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10 Best Linux Distros for 2011

10 Best Linux Distros for 2011
Introduction Note: Our 10 best Linux distros round-up has been fully updated. This feature was first published in May 2012. Choice and flexibility are the hallmarks of a Linux distribution, and by extension the Linux ecosystem. With the proprietary Windows and OS X, you're stuck with the system as designed and can't make changes no matter how unpleasant you may find the experience. Each distro has the Linux kernel at its core, but builds on top of that with its own selection of other components, depending on the target audience of the distro. Largely speaking, Linux distros can be grouped into seemingly endless categories such as the default graphical environment, the underlying package management system, single developer distros or distros backed by large billion dollar enterprises, and so on. How to get to grips with your Raspberry Pi's command line interface In this feature we're focusing primarily on the desktop. 1. Ubuntu has one of the easiest installation mechanisms. Rating: 9/10 2.

Blog Tool and Publishing Platform Howto use downloaded ISOs as a repository in Debian Instead of inserting (or even burning) multiple CDs to install software in debian you can just use the downloaded ISOs. This method assumes you are going to keep the ISOs and folders available, the ISOs will be mounted at boot time automatically and you will be able to install software from them at any time. Be sure to replace any instance of my-user-name with your username. First create a folder in /home/my-user-name/ called isos Now store all your downloaded isos in /home/my-user-name/isos/ and the isos are named debian1.iso debian2.iso debian3.iso I create three folders in my /home/my-user-name/isos/ directory called iso1, iso2, and iso3. I use my favorite text editor with root privileges to open /etc/fstab and add the following entries to the bottom of the file: Then add the following repositories to synaptic file:/home/my-user-name/isos/iso1 lenny main file:/home/my-user-name/isos/iso2 lenny main file:/home/my-user-name/isos/iso3 lenny main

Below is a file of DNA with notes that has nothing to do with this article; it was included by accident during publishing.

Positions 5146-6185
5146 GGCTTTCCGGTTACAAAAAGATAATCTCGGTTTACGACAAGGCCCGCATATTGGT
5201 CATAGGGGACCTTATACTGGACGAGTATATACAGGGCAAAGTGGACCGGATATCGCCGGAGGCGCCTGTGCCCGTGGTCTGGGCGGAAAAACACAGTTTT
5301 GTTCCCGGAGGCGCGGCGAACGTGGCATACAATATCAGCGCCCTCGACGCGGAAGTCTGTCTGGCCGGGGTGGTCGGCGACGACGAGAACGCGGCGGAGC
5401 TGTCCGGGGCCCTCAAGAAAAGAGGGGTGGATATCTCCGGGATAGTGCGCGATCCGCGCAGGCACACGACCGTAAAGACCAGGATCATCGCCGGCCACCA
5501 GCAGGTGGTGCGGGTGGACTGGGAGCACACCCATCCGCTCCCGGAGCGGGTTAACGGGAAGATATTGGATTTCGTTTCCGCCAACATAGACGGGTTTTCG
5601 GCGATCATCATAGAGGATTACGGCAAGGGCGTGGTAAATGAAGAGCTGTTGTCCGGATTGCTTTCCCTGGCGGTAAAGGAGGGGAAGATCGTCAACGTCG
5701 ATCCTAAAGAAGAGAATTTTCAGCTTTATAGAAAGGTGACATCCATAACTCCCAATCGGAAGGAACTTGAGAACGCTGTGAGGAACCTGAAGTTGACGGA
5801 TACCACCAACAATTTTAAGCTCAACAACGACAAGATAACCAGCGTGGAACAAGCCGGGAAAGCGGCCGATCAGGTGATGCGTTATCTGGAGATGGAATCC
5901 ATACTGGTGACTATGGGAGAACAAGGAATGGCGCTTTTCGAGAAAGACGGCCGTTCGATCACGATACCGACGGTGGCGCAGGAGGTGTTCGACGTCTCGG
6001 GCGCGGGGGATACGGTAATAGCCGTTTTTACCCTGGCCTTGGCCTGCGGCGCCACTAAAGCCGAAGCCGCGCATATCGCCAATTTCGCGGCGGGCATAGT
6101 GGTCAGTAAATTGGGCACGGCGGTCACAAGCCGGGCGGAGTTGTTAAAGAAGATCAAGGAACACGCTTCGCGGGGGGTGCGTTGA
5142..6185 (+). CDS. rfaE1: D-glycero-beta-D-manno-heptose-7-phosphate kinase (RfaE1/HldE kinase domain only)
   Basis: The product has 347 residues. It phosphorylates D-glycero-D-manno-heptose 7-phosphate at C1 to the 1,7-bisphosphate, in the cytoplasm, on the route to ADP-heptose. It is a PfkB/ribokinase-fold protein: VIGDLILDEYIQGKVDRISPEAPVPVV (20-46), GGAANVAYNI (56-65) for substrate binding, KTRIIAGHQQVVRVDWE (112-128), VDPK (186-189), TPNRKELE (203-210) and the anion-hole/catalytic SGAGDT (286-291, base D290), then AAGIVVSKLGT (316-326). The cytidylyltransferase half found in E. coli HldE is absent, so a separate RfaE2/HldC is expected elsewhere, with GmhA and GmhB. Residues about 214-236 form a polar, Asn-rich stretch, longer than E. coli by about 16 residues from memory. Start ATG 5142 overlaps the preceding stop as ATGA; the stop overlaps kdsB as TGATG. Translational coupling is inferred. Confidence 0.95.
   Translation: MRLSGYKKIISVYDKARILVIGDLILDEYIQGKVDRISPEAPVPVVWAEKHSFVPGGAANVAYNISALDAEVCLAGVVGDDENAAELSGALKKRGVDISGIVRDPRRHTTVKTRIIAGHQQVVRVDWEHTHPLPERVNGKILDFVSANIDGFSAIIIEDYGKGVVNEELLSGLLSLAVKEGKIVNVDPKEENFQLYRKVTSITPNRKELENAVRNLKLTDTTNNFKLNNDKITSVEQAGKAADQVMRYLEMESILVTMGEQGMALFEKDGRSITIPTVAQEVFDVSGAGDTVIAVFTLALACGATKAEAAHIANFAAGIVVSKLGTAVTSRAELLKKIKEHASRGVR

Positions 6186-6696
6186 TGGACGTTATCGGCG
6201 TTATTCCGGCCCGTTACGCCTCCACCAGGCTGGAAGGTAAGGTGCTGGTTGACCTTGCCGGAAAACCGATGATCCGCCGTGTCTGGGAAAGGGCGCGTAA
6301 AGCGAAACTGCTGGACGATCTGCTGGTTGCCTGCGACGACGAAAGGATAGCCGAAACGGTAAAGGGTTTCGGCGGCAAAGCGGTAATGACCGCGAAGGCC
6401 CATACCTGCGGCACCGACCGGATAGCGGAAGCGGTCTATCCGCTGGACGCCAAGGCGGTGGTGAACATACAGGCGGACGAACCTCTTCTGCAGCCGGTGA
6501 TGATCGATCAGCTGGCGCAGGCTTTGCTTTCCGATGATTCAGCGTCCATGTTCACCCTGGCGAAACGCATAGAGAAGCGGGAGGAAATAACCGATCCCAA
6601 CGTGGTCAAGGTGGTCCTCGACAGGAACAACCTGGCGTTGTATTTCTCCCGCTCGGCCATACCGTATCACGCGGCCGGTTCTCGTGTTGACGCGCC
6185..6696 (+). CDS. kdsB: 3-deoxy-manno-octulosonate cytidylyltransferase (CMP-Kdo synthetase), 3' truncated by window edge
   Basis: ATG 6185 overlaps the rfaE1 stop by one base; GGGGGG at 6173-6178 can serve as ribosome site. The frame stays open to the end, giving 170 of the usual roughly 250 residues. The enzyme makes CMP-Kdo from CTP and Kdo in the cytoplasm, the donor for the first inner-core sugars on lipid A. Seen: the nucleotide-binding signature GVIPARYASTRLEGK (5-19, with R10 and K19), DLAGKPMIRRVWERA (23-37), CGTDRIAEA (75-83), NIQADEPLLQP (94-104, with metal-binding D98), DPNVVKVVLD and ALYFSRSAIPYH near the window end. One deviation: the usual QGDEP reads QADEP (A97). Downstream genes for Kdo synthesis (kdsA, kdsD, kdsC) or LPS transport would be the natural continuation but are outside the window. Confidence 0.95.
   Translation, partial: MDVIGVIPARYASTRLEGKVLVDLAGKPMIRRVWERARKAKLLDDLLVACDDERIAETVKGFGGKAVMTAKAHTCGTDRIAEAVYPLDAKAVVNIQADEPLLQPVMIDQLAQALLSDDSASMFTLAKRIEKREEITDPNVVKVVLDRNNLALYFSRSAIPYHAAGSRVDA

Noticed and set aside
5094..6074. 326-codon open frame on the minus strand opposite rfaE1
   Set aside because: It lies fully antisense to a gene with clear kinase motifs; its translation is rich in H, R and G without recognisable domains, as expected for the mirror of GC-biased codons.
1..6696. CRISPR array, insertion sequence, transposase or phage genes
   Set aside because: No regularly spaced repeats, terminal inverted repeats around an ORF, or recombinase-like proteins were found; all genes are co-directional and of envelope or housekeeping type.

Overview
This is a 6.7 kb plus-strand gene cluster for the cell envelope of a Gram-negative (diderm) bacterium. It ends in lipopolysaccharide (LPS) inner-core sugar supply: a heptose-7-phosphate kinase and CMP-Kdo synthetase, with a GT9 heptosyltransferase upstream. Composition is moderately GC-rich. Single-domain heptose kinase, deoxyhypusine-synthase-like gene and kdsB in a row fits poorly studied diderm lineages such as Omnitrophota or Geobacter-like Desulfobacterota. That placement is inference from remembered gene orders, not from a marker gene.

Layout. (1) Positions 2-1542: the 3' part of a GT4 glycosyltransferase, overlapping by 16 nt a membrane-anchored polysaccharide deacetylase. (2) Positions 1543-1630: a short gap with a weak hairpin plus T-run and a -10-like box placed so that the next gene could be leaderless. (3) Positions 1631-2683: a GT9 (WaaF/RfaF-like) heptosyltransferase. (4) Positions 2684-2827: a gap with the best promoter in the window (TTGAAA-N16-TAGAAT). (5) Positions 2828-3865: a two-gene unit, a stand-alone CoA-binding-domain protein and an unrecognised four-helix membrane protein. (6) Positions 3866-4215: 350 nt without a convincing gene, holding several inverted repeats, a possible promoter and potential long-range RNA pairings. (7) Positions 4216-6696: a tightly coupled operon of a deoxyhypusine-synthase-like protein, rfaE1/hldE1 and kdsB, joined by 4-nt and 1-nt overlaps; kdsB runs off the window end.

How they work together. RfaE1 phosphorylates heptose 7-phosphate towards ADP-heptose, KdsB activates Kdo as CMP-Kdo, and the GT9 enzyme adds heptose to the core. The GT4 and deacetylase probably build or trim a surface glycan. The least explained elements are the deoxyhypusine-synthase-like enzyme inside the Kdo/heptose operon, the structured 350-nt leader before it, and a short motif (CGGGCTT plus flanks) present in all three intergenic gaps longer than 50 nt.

Best Linux desktop: which is ideal for you? Linux is about choice, or so the popular mantra goes, and nothing represents this more than the plethora of desktop environments on offer. Most distros have at least five graphical environments in their repositories, and some offer double-digit numbers of choice. But why? That's what we're here to investigate. 50 best Linux distros: find the best one for you The phrase desktop environment is notoriously slippery. Of course, even when it comes in a pre-assembled package, it will vary between distributions. The final thing we have to say before we get started is how we're evaluating them. So, we're going to say that a good desktop environment is one that makes computing fun and simple. Gnome 3 Can the once-popular desktop reclaim lost users? Gnome was once the most popular desktop environment for Linux. This new style comes courtesy of Gnome Shell, the part of the Gnome which creates the desktop. This philosophy lies right at the heart of Gnome 3. Verdict Death by customisation Unity Xfce Sugar

RazorLame | A LAME Front-end - open source encoding MP3 files RazorLame 1.1.5 available, new site look, new forum Lots of new stuff! Most important: a new stable release of RazorLame is finally available! Get it from the download page! The most obvious news is that the site got a nice new overhaul thanks to the skills of TB2 ! I find it incredible that, somehow, RazorLame is related to the official Lord of the Rings Winamp skin . And it won't stop there! Also, I have changed my ISP and can now offer a nice forum without annoying pop-ups. Partially this new forum was made possible by people who clicked the above banner and signed up at free trial subscription I'll get a buck. Alternatively, you might want to motivate me (or just say thanks) by putting a few dollars in my PayPal account .